C H A N D I G A R H   S T O R I E S


DAV management to set up deemed university
Tribune News Service

Chandigarh, September 10
The DAV management is all set to have deemed university in the periphery of the city. Stating this at a press conference held at MCM DAV College, Sector 36, here today, Mr G.P. Chopra, president of the DAV management committee, said the management would be purchasing 50 acres near the city.

“The management has given the project the green signal for the project and as soon as the land is purchased the construction will start.” he said. He further informed that 25 acres in Dera Bassi had been ear-marked for an international level “sports school”. This deemed university is expected to have an engineering college and dental college too.

Mr Chopra was in the city to inaugurate staff quarters, “rishi vatika”, fine arts studio and the multimedia hall at MCM DAV College. The “rishi vatika”, informed Ms Puneet Bedi, Principal, would be a storehouse of Indian medicinal plants.

In the evening, students organised a cultural evening.



Hamara School
A nursery of tender minds

WITH the aim of bringing education at the doorstep of all, Ajit Karam Singh International Public School (AKSIPS) was opened in 1983 by the late Miss Ajit Karam Singh, an eminent educationist. Within a span of 22 years, the school has established its supremacy in this part of the region.

Today AKSIPS has two more branches: in Sector 45, Chandigarh, and in Phase XI, Mohali. Along with a well planned curriculum, the backbone of the school rests on its infrastructure, a team of dedicated staff and enlightened management, which works tirelessly for the overall development of the children.

The school is like a nursery where tender minds are attended to by teachers. The students are encouraged to have analytical mind, to ask questions and to experiment so that they become active participants in the learning process.

Students of the school have performed well in the board examinations of Classes X and XII. Out of 100 students, who appeared in Class X, 96 got first division and eight students scored more than 90 per cent marks.

Movin Jain got a Certificate of Merit in Class XII. He had the distinction of getting the 11th rank in IIT (Main) while Abhishek was at the 92nd position. Movin Jain was the only north Indian among six students who were selected to participate in the International Mathematics Olympiad in Mexico.

The vision of AKSIPS is not restricted only to academics, but wide enough to encompass many other areas which are vital for the overall growth of a child.

Students of the school have excelled in sports too. They have bagged gold medals in table soccer competition (Swati, Shamsher, Sahib and Jintender); Bhavan Hawk Roller Hockey Committee (Amit, Vikram, Gaurav and Sumit); All-India Anti-Terrorist Front Karate Competition and Punjab State Full Contact Karate Competition held at Rajpura (Harkamal and Rishab).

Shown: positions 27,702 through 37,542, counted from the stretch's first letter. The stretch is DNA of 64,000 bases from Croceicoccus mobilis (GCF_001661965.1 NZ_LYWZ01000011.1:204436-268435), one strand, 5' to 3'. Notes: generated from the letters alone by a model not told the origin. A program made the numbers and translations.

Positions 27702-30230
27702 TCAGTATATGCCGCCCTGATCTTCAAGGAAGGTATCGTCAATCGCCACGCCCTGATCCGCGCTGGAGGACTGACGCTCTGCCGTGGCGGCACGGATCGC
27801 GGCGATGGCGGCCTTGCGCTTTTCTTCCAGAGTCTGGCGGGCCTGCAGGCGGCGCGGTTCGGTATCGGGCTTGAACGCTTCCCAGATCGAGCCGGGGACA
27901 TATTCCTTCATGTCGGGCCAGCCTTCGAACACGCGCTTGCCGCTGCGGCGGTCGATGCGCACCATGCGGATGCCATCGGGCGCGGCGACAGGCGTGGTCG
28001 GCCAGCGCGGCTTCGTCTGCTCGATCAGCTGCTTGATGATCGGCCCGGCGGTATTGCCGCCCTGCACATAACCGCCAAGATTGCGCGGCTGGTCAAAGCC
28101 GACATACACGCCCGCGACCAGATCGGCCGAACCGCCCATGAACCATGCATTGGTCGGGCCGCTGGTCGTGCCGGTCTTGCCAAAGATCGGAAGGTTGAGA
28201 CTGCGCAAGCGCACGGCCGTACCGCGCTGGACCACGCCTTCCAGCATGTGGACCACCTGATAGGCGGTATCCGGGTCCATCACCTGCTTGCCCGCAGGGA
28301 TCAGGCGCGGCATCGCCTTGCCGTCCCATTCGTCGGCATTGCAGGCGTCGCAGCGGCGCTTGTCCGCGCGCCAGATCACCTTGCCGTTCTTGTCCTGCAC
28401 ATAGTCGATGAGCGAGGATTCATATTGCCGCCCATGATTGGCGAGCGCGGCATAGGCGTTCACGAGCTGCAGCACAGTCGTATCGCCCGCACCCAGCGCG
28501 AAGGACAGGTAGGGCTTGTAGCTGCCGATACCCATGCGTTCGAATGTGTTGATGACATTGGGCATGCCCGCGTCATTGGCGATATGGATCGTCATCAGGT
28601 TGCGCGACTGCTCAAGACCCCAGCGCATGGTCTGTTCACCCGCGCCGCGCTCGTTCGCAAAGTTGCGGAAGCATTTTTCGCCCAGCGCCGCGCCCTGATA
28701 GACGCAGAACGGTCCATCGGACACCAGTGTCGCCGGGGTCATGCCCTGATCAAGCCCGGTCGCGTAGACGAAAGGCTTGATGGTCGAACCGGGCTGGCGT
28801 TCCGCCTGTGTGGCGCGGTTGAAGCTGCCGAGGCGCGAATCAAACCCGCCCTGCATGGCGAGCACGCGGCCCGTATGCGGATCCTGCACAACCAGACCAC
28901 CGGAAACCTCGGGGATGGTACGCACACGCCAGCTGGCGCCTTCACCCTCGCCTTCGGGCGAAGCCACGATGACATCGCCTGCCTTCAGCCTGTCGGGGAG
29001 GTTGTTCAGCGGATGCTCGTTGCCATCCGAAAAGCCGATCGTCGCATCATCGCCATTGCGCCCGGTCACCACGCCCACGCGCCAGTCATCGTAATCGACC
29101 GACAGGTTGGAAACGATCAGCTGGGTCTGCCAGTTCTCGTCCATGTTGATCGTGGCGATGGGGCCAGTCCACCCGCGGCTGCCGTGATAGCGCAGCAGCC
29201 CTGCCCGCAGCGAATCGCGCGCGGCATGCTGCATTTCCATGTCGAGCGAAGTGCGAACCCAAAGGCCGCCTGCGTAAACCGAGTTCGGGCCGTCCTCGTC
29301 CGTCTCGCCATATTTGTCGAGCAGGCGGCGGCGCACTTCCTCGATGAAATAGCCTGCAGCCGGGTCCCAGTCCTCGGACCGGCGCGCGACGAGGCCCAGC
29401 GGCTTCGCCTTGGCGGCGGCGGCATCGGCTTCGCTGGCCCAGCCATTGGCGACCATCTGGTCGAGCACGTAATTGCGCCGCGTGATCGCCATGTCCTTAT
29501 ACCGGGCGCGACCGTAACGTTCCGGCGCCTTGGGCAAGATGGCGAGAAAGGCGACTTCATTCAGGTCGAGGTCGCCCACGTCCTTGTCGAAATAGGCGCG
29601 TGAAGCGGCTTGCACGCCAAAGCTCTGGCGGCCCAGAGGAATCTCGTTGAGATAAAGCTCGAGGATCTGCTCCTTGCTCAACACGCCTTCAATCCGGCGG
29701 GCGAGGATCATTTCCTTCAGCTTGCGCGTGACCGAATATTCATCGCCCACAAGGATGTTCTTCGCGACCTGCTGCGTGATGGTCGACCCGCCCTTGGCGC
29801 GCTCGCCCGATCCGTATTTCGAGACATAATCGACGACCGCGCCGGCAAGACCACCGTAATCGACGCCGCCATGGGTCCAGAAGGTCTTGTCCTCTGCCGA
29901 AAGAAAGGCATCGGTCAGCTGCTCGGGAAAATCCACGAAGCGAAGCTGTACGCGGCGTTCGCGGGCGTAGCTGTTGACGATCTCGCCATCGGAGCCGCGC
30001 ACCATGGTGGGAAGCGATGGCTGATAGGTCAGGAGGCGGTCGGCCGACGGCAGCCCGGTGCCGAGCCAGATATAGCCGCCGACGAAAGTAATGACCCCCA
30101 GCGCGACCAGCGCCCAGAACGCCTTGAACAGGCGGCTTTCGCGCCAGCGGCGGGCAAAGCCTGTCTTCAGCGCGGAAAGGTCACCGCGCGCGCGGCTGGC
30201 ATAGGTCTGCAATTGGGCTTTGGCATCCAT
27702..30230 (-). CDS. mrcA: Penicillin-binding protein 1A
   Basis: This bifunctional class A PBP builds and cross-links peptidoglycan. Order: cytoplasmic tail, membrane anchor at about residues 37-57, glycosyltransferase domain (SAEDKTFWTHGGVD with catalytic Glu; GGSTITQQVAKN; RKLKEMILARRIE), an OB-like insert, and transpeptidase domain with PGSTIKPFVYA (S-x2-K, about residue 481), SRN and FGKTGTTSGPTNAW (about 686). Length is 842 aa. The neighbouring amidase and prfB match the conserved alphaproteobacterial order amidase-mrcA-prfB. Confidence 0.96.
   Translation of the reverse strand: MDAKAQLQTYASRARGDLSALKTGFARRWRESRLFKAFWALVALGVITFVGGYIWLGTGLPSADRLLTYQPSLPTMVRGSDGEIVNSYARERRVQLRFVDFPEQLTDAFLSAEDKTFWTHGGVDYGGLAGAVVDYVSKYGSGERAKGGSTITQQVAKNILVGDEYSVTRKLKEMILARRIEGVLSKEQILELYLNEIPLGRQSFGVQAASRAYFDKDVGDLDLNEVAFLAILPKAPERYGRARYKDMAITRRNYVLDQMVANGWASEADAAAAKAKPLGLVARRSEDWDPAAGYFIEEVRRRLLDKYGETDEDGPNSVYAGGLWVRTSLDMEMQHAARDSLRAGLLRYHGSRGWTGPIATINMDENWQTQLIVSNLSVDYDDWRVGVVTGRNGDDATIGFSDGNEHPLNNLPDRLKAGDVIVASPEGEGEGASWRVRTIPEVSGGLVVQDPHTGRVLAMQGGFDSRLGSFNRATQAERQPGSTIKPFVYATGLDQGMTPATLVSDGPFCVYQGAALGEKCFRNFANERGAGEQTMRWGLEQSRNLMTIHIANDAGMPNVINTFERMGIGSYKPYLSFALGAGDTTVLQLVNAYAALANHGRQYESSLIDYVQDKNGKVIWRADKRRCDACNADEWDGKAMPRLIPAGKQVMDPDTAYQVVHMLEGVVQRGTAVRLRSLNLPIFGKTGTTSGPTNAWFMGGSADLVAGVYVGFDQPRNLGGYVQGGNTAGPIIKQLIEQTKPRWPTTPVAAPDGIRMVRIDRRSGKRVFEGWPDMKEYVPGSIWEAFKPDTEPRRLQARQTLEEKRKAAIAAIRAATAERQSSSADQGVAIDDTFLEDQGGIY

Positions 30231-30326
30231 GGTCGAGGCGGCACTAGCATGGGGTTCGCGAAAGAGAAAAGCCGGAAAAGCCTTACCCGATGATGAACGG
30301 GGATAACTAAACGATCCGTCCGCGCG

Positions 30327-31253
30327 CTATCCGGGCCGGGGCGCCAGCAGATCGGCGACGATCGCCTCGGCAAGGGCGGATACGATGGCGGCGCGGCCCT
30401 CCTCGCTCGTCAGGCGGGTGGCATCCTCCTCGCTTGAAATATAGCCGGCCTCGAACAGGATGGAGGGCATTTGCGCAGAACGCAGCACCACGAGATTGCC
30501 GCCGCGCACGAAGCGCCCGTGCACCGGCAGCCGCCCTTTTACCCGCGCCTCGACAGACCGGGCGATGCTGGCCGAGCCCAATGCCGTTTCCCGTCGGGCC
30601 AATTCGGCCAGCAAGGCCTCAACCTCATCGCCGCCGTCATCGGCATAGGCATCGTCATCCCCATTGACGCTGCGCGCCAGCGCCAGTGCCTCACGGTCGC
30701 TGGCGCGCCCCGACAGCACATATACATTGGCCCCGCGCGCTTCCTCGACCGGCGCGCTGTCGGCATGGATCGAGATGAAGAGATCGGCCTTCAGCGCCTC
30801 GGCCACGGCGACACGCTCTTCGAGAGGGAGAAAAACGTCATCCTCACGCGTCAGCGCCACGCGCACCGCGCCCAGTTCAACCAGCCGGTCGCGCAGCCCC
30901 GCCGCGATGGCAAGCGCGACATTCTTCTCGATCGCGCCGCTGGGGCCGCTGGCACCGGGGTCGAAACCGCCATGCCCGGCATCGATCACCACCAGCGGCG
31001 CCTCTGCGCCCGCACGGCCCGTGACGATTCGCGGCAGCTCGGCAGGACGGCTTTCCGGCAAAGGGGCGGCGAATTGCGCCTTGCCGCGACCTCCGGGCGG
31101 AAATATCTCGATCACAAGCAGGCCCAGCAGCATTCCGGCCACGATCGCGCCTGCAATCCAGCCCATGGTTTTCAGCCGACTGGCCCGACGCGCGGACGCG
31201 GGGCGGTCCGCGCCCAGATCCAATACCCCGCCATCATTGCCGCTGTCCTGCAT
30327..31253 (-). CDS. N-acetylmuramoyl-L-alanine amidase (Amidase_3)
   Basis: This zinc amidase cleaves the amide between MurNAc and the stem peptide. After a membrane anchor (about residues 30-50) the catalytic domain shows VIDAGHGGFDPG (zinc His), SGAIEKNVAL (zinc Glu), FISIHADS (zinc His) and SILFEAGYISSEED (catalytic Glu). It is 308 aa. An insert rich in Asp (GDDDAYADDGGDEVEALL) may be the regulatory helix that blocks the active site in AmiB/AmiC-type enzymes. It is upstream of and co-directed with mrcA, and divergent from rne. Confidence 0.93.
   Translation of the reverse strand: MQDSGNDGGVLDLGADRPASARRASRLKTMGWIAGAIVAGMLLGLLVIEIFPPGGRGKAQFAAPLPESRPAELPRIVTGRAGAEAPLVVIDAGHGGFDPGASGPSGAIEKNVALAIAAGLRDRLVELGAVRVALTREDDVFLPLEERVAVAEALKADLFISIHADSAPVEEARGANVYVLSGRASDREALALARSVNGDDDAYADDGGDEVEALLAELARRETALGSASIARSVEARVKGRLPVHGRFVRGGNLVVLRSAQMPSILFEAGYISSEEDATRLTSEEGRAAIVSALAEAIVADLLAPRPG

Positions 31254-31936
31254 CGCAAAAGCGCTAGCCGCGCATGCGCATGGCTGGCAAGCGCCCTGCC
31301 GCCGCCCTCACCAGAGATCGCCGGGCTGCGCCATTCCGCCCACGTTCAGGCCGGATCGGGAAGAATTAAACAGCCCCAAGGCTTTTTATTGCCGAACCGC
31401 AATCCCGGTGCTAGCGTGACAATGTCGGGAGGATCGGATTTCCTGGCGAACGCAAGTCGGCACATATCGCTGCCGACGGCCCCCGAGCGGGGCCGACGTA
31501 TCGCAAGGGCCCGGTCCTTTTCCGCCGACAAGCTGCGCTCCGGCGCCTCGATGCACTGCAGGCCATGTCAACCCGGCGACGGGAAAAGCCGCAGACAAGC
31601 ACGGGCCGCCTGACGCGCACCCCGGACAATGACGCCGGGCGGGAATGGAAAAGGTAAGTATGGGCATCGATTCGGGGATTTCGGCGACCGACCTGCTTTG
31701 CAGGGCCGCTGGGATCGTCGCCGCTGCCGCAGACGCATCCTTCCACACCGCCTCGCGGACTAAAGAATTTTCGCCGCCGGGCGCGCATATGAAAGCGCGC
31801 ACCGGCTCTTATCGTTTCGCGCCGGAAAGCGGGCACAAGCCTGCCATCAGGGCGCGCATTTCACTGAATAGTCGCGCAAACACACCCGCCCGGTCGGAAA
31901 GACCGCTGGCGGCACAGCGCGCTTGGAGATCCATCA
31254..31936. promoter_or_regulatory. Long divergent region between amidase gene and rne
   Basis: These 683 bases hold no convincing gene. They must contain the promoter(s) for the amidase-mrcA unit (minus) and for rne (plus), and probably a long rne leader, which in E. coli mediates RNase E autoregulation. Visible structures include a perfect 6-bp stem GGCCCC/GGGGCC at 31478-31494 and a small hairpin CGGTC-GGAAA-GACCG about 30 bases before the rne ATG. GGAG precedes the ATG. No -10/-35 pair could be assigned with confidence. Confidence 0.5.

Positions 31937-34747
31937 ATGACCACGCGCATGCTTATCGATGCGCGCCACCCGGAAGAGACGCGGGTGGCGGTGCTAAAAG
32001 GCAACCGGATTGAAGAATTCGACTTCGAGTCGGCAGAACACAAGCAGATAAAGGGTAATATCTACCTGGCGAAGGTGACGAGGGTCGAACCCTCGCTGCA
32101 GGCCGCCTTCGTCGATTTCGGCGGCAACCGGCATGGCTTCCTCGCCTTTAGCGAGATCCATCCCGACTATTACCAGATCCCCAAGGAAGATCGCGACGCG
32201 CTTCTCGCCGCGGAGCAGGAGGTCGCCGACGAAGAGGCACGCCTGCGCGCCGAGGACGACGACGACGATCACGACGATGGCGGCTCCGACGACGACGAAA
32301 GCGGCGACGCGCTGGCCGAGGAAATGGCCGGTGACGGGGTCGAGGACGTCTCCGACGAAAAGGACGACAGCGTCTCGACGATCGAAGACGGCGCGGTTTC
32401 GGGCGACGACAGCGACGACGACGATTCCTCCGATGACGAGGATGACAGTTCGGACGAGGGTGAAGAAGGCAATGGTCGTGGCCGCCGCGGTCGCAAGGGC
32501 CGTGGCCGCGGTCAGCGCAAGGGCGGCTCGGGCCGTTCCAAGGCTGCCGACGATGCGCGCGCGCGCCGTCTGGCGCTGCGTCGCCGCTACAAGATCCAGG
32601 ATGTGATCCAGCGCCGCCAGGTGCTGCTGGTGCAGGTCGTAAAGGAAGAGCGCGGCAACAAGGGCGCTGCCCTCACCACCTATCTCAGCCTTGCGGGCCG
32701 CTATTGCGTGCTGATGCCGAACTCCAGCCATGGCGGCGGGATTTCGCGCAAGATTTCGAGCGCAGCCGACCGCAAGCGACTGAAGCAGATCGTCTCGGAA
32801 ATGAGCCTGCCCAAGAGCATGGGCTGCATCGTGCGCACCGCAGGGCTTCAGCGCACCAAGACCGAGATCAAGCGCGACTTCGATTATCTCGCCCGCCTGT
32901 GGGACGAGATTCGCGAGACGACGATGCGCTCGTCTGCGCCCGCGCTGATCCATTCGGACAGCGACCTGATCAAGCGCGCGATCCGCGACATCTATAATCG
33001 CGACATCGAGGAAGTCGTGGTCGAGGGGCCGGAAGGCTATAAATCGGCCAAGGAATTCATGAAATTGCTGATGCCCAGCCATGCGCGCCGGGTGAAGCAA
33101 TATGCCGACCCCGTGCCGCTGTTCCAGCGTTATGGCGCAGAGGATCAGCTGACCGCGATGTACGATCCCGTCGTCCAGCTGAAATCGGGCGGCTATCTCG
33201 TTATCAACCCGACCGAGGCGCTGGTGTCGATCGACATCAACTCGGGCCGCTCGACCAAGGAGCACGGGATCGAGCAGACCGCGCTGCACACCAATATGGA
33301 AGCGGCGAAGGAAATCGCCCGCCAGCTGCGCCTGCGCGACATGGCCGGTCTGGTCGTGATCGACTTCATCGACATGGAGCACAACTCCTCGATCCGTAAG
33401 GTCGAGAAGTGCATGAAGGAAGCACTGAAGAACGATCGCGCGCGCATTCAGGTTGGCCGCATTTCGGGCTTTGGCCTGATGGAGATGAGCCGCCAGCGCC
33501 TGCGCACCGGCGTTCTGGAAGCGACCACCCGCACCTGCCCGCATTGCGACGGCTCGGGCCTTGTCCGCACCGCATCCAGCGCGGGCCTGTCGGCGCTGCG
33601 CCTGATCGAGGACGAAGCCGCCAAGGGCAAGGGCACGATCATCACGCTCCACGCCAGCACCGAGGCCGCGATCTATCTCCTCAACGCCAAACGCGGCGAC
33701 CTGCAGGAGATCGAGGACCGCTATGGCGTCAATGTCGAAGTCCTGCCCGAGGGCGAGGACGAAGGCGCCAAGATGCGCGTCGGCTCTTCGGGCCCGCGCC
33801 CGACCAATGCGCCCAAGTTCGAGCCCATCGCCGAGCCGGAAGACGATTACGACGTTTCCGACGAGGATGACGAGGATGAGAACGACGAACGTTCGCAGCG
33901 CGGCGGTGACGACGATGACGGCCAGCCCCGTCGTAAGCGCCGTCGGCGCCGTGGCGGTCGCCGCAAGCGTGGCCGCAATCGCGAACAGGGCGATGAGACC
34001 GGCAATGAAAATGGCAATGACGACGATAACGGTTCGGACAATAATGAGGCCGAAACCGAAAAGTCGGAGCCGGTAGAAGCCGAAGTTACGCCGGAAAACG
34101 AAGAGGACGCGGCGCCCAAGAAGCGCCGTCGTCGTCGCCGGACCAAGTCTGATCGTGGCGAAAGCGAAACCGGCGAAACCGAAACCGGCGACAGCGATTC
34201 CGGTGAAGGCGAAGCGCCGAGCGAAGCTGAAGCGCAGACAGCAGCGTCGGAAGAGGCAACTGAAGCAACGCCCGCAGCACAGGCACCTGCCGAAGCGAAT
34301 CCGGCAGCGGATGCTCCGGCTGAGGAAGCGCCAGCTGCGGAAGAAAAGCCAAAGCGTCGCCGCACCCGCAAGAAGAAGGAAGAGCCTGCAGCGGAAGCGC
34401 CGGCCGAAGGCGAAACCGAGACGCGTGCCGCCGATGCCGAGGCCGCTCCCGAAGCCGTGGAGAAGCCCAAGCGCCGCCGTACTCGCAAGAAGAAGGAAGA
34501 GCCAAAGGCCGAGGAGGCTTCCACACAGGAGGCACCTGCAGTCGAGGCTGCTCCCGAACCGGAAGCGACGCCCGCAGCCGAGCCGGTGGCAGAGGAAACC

The students have also brought laurels to the school in co-curricular activities. In essay writing competition, organised by the Generation Savior Association, Manisha Bansal and Namit bagged the first prizes in group A and group C, respectively. Shifa Mahajan won the first prize in poster making contest on “Ill effects of tobacco.”

Students are also made aware about their social and environmental responsibilities. The school has an Eco Club which makes efforts to conserve the environment.

In this era, where the culture seems to vanish from society, efforts are made right from the kindergarten level to acquaint children with the culture of our country. The school is truly working on secular and democratic pattern where all festivals are celebrated with same zeal and fervour.


Ms Jagjeet Sekhon
Ms Jagjeet Sekhon

Academics provide an essential nutrient for the development of mind because education is purposeful and an ethical activity. A happy and stimulating environment is essential if children are to develop a lively, dynamic and enterprising mind.

Extra-curricular activities are equally important in extracting the best out of the child. Its detrimental to have them for innate growth of a person. A broad and balanced curriculum will foster spontaneity and offering plenty of opportunities for the child to grow as confident and smart. Amassing the treasure of both, knowledge and health should be the aim of every child.

The sole objective of the school is to provide quality education with a focus for the future global citizen. The whiff of air spread by such vibrations edify their minds which also serve as a stepping stone towards elevation of minds to a large extent.



Fashion course opened
Our Correspondent

Chandigarh, September 10
A six-month fashion designing course for women was inaugurated by Mr Pawan Kumar Bansal, MP today at Balwari, Dhanas. The course will be run under the patronage of CARES (Citizen Association for Relief Education and Service) in collaboration with the Centre of Adult Education, Panjab University.